After making a record as a thrifty farmer and rearing a family that reflected much credit upon their ancestors, he quietly passed the evening of his life at the old homestead, where he has lived with some of his kin since the death of his wife.  There looking over the scenes of is early manhood, he could say: “Here I have lived and worked, accumulating by honest toil a little fortune for myself and children.”
            William McCoy, the father of Isaiah McCoy, was a Virginian.  He was too young to enlist with his brothers in the Patriot army of the Revolution, but when Burgoyne had surrendered in the north and Morgan’s light horsemen were on their way to the south-King George’s “half loaf”—William McCoy afterward, the Decatur County Pioneer, joined them at the age of fourteen, and did gallant service.
            Isaiah McCoy’s life had been one of activity, industry and hard work.  In 1835 he worked on the levee at Lawrenceburg.  In 1836 he assisted in excavating the race for Owen’s Mill on Flat Rock.  He later assisted in the construction of the Picayune Mill near Downeyville.
            He was married November 8, 1837 to Miss Mary Short, who lived until 1892.  The children born to this union are, with one exception, all now living.  Nancy, the oldest daughter married M. [Oliver] Lawhead, who was lost in the battle of Red River during the civil war, and she died in 1872.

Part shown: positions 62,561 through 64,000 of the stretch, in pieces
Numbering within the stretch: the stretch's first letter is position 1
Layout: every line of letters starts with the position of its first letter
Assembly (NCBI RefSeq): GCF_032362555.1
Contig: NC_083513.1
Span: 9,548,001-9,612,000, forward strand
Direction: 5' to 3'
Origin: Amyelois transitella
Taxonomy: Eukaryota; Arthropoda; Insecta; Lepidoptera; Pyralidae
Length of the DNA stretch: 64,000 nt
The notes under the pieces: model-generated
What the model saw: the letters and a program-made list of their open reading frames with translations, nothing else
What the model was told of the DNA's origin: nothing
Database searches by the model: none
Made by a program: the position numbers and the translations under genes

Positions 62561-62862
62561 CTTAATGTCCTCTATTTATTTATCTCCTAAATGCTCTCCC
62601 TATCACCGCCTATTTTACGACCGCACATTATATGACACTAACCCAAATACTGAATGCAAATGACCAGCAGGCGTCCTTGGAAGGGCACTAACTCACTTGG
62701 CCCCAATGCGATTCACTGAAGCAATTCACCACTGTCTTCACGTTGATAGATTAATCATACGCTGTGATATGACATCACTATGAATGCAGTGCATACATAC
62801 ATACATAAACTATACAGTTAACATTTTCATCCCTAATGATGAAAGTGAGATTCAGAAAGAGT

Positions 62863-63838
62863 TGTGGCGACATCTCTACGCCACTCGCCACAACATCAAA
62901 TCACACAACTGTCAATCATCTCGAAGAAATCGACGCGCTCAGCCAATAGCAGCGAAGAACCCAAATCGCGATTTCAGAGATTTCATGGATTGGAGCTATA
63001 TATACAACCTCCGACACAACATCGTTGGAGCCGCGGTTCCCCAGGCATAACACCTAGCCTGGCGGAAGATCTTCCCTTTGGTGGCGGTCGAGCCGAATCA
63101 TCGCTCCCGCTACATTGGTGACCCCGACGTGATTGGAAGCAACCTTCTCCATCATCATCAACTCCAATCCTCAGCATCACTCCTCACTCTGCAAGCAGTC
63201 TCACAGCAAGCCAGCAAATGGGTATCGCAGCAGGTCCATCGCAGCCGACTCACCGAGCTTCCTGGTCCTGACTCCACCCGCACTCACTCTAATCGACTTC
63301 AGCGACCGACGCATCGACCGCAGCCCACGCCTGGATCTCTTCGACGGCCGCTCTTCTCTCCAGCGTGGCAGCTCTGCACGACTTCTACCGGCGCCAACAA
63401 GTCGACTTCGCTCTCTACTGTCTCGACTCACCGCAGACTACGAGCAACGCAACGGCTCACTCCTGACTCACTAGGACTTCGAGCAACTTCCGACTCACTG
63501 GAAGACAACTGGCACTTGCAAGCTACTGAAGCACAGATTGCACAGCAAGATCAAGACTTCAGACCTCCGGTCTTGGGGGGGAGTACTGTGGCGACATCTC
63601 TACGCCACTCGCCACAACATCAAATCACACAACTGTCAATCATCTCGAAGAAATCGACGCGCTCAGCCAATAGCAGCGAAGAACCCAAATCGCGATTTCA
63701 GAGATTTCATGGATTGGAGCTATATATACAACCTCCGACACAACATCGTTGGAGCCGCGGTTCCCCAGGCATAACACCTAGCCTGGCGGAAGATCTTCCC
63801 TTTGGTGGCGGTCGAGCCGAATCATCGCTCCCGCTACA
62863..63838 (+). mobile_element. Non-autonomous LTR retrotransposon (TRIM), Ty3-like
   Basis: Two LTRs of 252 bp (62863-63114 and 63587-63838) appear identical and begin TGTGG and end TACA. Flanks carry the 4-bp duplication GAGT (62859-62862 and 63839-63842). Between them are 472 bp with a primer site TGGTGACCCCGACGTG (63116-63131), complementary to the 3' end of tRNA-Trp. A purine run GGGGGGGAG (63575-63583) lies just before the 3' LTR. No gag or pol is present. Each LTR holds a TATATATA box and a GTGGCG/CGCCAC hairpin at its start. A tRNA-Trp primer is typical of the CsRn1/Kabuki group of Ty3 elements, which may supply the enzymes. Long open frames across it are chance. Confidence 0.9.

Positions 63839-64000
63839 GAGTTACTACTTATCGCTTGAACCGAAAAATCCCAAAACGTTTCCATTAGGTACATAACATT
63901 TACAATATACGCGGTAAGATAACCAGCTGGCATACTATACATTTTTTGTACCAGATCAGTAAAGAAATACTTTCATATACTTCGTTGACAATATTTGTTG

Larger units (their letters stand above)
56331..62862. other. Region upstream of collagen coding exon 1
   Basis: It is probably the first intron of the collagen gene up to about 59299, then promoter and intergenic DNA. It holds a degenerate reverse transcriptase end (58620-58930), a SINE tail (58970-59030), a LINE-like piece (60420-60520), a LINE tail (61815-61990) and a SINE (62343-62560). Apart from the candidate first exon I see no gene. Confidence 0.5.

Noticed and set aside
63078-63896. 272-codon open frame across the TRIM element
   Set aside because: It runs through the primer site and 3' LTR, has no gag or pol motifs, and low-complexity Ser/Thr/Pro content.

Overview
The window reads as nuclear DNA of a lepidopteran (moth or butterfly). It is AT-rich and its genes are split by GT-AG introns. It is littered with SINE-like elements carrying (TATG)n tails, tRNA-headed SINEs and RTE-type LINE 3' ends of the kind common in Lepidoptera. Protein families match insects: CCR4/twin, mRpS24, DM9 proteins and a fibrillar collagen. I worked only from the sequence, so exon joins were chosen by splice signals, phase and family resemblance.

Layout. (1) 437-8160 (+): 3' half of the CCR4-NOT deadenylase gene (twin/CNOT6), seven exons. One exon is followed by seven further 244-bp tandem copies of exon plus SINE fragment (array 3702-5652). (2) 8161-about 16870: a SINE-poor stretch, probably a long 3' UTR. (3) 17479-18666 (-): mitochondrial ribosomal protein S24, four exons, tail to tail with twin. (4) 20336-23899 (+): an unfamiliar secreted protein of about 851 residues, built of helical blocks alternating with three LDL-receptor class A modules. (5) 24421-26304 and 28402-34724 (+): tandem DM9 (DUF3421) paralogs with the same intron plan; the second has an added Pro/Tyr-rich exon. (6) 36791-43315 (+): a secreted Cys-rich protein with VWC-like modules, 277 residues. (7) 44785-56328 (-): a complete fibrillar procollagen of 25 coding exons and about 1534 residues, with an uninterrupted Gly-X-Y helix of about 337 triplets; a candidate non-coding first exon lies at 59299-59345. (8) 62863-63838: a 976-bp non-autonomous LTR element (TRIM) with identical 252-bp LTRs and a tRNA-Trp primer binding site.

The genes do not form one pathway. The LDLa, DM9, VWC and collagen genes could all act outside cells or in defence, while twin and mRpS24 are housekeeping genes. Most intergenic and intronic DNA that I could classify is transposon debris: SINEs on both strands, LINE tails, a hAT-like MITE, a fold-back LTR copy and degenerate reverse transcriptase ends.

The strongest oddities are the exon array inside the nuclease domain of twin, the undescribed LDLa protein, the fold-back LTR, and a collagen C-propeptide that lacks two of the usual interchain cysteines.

Those living are  Eliza,  Mrs. Lewis Garrett, of near St. Omer;  Julia,  Mrs. John Bright, of near Adams;  Courtney,  Mrs. John Kanouse, of St. Paul;  Arminda,  Mrs. George Boicourt, of Letts;  John McCoy, of Moscow, and  Benjamin F. McCoy, of Greensburg.
            Besides these six children he is survived by twenty grand children, twenty great grandchildren and four great-great-grandchildren—a patriarch in fact as well as in name.
            Though in the latter days, time had made an impression on his vital powers, with a clear mind left him he viewed the culmination of his long life work calmly.  With a conscience void of offense to God or man he relied upon a firm belief that the blood of the Savior was shed for the redemption of man.
            He answered the summons, succumbed to nature and closed his eyes in peace.
Submitted by Barb Huff


The  Daily  Republican
Thursday, August 26, 1886
Page 1 column 5
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          Died at her home near Mt. Auburn, about 7 o'clock on Tuesday evening, Mrs. Clarissa McCoy, age 87 years.  Deceased was the oldest person in Jackson township and the farm upon which she died was obtained by her as a "patent" from the government during the administration of Andrew Jackson, which instrument is now preserved and kept as an heirloom.  She was also a charter member of the Edinburg Christian Church, one other only surviving her.  The funeral took place from the Christian church in the village of Mt. Auburn at 11 o'clock today and was largely attended.  Elder John Brazleton, of North Vernon, delivered an interesting funeral address on the life and character of the deceased.
[Buried Conover Cemetery]
Submitted by Barb Huff